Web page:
Star Tracks: Monday, May 16, 2016 42 years, 2,191 covers and 55,436 stories from PEOPLE magazine's history for you to enjoy
- Bryan Cranston, Susan Lucci and More React to All My Children Creator Agnes Nixon's Death
- Read the Cover Story: Brad & Angelina Split After 12 Years: It's Over
- Donald Trump on Alicia Machado's Miss Universe Reign: 'I Saved Her Job'
- José Fernández's Pregnant Girlfriend Maria Arias Makes First Public Appearance Since His Death at Memorial Service
- Utah Man Allegedly Held Teen in Shed For Six Weeks, Forcing Her to Perform Sex Acts for Food and Water
People Top 5
LAST UPDATE: Tuesday February 10, 2015 01:10PM EST
PEOPLE Top 5 are the most-viewed stories on the site over the past three days, updated every 60 minutes
- October 02, 1995
- Vol. 45
- No. 14
Healer on the Hill
Sen. Bill Frist, Heart Surgeon, Saves the Life of a Lucky Constituent
Frist, a heart surgeon, sprinted the 35 yards from his office to Sieber's side. For 20 frenzied minutes, Frist turned the marble hallway into a makeshift ER, administering CPR to the unresponsive preacher, who runs a shelter for troubled boys in Cleveland, Tenn., and was in Washington to lobby on children's issues. "He was working so hard he was perspiring," says Donna Davis, an aide to Rhode Island Sen. John Chafee. "It was incredible." Finally, using equipment from the Capitol physician's office, Frist inserted a tube into Sieber's mouth to clear his windpipe and applied electric pads that shocked Sieber's heart back into its normal rhythm. Sieber was rushed to George Washington University Hospital, where he is expected to recover.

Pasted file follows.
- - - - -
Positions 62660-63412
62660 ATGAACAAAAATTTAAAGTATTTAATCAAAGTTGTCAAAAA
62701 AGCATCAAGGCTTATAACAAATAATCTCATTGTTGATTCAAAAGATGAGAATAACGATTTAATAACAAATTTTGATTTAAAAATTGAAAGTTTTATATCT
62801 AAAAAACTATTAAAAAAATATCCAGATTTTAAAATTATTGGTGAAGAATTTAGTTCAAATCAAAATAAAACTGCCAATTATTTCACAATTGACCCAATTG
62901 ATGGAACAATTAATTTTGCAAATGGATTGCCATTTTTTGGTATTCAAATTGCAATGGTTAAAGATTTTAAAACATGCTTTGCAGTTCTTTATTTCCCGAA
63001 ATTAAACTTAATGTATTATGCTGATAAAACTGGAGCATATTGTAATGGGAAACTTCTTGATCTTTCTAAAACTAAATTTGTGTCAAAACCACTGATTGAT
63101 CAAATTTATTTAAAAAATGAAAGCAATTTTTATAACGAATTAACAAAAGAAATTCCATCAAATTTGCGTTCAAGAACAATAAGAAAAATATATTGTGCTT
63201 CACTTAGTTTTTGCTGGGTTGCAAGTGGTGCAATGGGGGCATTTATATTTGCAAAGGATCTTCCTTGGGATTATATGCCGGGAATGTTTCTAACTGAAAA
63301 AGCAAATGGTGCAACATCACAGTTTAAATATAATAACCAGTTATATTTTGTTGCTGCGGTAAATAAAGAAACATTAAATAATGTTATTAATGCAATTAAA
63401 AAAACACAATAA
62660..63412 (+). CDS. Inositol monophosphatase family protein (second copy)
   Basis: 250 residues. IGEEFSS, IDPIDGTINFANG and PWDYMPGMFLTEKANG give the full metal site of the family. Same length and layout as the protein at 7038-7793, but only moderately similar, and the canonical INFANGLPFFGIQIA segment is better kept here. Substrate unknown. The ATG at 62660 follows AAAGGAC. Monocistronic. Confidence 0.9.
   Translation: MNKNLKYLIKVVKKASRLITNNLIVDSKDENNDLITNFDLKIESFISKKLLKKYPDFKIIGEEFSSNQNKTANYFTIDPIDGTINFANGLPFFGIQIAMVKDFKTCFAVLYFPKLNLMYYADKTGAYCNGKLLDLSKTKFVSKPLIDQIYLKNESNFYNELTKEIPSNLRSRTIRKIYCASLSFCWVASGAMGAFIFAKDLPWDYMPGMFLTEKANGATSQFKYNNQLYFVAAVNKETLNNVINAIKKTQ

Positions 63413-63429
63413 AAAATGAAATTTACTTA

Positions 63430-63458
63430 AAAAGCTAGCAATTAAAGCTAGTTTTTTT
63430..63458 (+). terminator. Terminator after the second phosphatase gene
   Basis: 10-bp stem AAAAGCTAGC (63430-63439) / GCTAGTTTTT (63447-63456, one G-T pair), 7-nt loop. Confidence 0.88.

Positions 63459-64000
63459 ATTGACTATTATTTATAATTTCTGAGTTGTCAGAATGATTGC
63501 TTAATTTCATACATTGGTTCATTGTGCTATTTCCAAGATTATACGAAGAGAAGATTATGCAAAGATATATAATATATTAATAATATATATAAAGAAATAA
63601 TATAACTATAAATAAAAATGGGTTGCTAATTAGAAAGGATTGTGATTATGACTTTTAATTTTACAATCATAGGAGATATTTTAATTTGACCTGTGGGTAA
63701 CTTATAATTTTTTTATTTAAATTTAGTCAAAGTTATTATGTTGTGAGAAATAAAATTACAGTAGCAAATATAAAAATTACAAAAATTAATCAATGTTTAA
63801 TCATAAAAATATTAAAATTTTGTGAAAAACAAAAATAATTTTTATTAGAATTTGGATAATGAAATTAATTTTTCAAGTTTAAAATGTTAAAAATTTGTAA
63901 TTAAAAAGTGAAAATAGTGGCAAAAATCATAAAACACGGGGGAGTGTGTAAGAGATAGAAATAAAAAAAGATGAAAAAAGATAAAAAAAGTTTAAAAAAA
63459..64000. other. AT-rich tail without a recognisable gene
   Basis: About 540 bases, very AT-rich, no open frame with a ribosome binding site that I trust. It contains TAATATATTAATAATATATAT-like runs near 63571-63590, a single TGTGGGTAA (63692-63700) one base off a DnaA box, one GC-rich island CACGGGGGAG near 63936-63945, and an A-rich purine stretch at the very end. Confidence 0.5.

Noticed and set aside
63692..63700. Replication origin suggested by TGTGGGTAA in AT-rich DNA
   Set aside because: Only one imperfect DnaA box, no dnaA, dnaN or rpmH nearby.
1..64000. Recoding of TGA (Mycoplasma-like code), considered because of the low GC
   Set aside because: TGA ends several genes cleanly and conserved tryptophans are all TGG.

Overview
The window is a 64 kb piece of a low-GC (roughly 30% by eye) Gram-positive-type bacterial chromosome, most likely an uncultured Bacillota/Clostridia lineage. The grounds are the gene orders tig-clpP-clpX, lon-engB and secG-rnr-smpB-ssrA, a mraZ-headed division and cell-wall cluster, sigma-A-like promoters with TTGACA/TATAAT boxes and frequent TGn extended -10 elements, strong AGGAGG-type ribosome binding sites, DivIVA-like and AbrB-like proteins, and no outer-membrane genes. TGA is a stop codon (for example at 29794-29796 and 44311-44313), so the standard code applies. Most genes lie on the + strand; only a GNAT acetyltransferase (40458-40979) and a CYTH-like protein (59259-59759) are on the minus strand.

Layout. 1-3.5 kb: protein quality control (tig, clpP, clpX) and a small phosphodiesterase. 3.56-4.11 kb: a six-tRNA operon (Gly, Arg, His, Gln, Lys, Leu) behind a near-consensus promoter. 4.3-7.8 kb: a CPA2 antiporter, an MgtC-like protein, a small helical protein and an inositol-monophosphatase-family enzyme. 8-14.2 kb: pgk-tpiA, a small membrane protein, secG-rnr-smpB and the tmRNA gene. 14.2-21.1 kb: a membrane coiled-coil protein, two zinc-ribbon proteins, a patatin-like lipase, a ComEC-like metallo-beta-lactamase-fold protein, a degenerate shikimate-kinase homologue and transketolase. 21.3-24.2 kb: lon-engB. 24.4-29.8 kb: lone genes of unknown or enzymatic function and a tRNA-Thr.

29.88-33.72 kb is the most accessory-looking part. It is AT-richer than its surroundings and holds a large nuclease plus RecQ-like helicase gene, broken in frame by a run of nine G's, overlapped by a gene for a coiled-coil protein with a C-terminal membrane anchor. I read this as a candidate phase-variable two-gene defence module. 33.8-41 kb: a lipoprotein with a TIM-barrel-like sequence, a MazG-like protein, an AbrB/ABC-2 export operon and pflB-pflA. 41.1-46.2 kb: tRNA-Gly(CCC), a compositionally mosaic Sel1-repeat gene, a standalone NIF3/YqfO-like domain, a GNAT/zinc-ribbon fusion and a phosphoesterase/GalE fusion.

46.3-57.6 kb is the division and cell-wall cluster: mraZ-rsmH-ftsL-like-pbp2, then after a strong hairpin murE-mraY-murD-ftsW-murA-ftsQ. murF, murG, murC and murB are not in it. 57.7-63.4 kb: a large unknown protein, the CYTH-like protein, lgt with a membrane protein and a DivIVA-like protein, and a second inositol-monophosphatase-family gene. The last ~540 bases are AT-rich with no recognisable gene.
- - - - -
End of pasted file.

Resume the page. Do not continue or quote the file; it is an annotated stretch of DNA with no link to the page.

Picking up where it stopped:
Frist views his hallway heroics with detachment. "That's what I've done all my adult life," he says. A 1978 graduate of Harvard Medical School, Frist left his position as director of Vanderbilt University Hospital's Multi-Organ Transplant Center last year to run against three-term incumbent Democrat Jim Sasser, whom he unexpectedly defeated. He's the first practicing physician in the Senate since the 1930s—and the only one to put "Doctor" on his office nameplate.
His medical background is a boon when it comes to legislating, Frist insists. "As a physician, you have to cut through the fluff and get right to the heart of the matter by identifying a problem and making a diagnosis," he says. Although he has moved into a spacious home in northwest Washington with wife Karyn, 41, and their children, Harrison, 12, Jonathan, 9, and Bryan, 8, he plans on serving no more than two terms. Whatever he does, he's likely to have gained the support of one voter—Graeme Sieber.
September 28, 2016
Treat Yourself! 4 Preview Issues
The most buzzed about stars this minute!